Could the Next World-Changing Technology Emerge From UMD? (Not exactly how we would hype it, but we appreciate the support!) Phonitons as a Sound-based Analogue of Cavity Quantum Electrodynamics Charles George Tahan, Rousko Todorov Hristov, Oney O. Soykal Researchers at the University of Maryland and the National Security Agency (NSA) have developed the analog of […]
The spin of an electron in silicon may act as an information carrier in future information technologies, from quantum computers to spintronics. For quantum information applications, the spin of cold localized electrons in silicon can make a good quantum memory due to the purifiability of the spin environment (a spin-0 nuclear isotope is available) and […]
Phys. Rev. A, 77, 5, 053819 (2008)
Systems of coupled photonic cavities have been predicted to exhibit quantum phase transitions by analogy with the Hubbard model. To this end, we have studied topologies of few (up to six) photonic cavities each containing a single two-level system. Quantum phase space diagrams are produced for these systems, and compared to mean-field results. We also consider finite effective temperature, and compare this to the notion of disorder. We find the extent of the Mott lobes shrink analogously to the conventional Bose-Hubbard model.
Exploring advanced classical and quantum technologies and their societal implications. Definitions and essays on nanotechnology and quantum technology.
A new era of physics careers in industry is about to begin, based on the quantum information science/technology (QIS/T) revolution. Whether this statement is true, or can be made to be true, is something we should consider. From my viewpoint, the chances are improving, but there are still roadblocks.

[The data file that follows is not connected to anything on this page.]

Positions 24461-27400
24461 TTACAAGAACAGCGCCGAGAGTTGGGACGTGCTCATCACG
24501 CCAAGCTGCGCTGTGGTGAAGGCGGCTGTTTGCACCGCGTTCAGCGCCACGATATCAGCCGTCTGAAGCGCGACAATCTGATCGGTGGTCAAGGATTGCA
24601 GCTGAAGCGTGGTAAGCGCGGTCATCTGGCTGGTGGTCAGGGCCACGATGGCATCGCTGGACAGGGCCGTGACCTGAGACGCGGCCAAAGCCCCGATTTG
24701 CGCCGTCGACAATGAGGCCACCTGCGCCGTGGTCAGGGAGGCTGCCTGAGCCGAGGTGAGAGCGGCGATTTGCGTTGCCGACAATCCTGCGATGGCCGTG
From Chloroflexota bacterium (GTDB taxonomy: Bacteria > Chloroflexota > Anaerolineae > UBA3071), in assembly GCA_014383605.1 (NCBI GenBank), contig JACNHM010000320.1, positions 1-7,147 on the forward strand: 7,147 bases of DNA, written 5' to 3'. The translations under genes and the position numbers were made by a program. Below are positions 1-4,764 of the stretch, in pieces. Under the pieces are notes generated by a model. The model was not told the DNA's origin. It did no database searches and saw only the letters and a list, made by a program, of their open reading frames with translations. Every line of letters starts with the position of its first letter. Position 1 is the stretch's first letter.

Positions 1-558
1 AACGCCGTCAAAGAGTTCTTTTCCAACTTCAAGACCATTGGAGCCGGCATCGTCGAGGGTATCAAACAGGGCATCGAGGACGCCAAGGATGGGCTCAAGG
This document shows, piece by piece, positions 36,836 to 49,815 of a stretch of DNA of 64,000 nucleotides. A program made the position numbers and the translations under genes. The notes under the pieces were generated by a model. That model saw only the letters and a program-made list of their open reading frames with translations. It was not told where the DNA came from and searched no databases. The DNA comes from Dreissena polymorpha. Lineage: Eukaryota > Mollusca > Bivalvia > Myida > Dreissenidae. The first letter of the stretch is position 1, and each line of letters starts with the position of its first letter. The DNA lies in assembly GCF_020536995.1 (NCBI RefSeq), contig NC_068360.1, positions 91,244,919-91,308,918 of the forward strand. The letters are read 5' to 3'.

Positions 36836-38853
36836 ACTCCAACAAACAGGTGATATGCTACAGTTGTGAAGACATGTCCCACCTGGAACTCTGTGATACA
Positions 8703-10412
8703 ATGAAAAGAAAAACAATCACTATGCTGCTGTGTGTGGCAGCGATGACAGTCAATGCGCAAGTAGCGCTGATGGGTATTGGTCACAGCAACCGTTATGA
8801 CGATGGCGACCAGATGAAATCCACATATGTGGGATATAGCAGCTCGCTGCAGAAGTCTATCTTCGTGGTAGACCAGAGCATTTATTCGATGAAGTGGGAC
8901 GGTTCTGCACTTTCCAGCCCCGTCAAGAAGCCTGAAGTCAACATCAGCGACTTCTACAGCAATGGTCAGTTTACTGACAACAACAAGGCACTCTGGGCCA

As physics and engineering extend their reach to the control of single excitations of nature, we gain the ability to explore and even design the interaction of matter and energy in fundamentally new ways. One of the most interesting opportunities this presents is controllable interactions between many quantum particles — such as electrons — which is traditionally the realm of condensed matter physics. The questions we asked ourselves were these: Can we also do this with light? Can it be useful? We show that the answer is YES!
Spookytechnology and Society: Understanding and anticipating the second revolution in quantum-designed technologies Download the article this summary is based on: C. Tahan, Spookytechnology and Society, submitted for publication. The original preprint can be found on the arxiv (Oct 12, 2007): arXiv:0710.2537. • tahan.com/charlie: Technology and Society • Wikipedia: quantum physics, quantum entanglement, quantum computer Some early press on the preprint […]
New technologies based on the exploitation of so-called “second order” quantum phenomena – such as quantum entanglement – deserve a public-friendly, rational, and sexy name. Spookytechnology is that unifying term. From historical and motivational perspectives, this name has greater value than the many variations of quantum this and quantum that presently used. As many already believe, the pursuit of spookytechnology has profound implications for the development of the physical and information sciences and ultimately for society at large. Spookytechnology will find its place in the increasingly dense line of major technological revolutions of our time: quantum, info, bio, nano, spooky.
Nanotechnology as a social concept and investment focal point has drawn much attention. Here we consider the place of nanotechnology in the second great technological revolution of mankind that began some 200 years ago. The so-called nanotechnology revolution represents both a continuation of prior science and technology trends and a re-awakening to the benefits of significant investment in fundamental research. We consider the role the military might play in the development of nanotechnology innovations, nanotechnology’s context in the history of technology, and the global competition to lead the next technological revolution.